IT IS becoming more difficult to find a seat on ScotRail services after a 50% rise in those with too few spaces.
More than 2600 trains a year were classed as not having enough carriages or being too small to meet demand during rush-hours in 2010 and 2011, according to Government data.
In 2006, 1621 services were found to be "shortformed" – when the number of seats on key services do not match Scottish Government requirements.
Rail watchdog Passenger Focus expressed "disappointment" at the figures, which are being blamed on engineers failing to fix faulty trains promptly.
It called on the Scottish Government to ensure there are adequate facilities to maintain ScotRail's train fleet.
Robert Samson, the watchdog's manager for Scotland, said: "One of passengers' priorities is getting a seat and if a train is shortformed it leads to overcrowding."
Mr Samson said that shortforming problems had come about in part because of the increase in services introduced by ScotRail, which operates more than 95% of Scotland's passenger services.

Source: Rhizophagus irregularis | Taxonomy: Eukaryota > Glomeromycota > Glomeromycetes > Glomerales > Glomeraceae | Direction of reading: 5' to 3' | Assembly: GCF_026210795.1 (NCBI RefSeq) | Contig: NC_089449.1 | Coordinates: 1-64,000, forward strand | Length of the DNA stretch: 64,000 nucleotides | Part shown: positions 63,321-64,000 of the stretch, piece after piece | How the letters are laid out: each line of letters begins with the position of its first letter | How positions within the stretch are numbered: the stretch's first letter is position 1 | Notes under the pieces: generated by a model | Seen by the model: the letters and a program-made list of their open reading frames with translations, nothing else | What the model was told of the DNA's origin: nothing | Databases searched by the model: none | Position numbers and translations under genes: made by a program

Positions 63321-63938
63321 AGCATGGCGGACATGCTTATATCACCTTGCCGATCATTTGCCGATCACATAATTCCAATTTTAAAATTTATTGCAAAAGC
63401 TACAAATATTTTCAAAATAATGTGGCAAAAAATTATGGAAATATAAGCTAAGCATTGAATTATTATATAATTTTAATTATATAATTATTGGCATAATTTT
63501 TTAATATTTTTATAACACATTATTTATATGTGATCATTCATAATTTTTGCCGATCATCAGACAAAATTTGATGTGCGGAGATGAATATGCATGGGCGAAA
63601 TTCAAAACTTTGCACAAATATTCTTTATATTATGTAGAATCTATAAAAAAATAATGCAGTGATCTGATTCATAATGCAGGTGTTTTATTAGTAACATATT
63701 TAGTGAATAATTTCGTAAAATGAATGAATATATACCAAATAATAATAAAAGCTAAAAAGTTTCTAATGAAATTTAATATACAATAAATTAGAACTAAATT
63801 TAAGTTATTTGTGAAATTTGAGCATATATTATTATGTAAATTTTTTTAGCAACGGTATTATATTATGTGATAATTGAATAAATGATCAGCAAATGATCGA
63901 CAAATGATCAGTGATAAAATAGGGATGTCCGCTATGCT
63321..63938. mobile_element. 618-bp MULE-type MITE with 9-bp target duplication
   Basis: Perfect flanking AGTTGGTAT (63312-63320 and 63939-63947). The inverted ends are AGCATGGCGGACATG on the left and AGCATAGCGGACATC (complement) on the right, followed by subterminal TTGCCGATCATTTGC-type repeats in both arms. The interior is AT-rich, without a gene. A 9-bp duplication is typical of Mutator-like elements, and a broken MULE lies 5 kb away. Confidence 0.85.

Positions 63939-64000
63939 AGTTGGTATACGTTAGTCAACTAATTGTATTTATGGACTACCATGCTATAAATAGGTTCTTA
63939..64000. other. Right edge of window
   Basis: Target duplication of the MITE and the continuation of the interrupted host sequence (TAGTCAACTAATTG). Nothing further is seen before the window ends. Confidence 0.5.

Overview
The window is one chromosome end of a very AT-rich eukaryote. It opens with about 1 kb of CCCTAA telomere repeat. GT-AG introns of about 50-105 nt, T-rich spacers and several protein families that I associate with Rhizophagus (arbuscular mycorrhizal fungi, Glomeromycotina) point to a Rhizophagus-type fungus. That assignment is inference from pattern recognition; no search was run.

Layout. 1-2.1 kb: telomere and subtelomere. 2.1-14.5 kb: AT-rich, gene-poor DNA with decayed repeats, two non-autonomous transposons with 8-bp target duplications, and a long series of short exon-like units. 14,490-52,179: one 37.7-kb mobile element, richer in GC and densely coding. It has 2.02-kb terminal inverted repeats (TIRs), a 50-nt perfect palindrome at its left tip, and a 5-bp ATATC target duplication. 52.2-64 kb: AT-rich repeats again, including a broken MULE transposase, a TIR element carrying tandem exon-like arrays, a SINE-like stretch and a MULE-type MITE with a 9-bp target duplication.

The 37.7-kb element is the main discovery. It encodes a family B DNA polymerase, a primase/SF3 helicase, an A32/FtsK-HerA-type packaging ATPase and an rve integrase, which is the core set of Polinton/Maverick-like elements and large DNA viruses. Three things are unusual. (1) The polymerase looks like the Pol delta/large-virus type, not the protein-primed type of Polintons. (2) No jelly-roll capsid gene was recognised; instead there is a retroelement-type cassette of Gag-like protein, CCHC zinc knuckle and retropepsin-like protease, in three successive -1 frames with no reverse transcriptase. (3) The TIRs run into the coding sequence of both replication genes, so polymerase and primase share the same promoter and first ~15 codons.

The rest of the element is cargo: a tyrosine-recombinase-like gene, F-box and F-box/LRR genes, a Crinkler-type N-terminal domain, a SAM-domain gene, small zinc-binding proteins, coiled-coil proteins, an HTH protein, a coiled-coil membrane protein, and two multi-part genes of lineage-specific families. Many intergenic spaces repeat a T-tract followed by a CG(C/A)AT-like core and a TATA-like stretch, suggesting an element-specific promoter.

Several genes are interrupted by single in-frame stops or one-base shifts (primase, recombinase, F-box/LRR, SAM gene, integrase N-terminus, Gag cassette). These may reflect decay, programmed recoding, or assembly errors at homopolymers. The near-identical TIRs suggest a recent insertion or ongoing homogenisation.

The rise in shortforming in 2010 is thought to be due the winter and teething problems with electric trains on Inverclyde, Renfrewshire and Ayrshire routes.
However, the problems last year are thought to have been exacerbated by maintenance problems with ScotRail's 155 diesel trains. Most of their maintenance issues require a pit to access the underside of the train but only two depots, at Edinburgh Haymarket and Inverness, have such facilities.
A spokeswoman for Transport Scotland defended its record of investment, adding: "The context of the issue of short formations has to be seen in terms of the significant increase in services."
A ScotRail spokesman said: "Work continues with Transport Scotland and other stakeholders to support the increasing number of services we provide."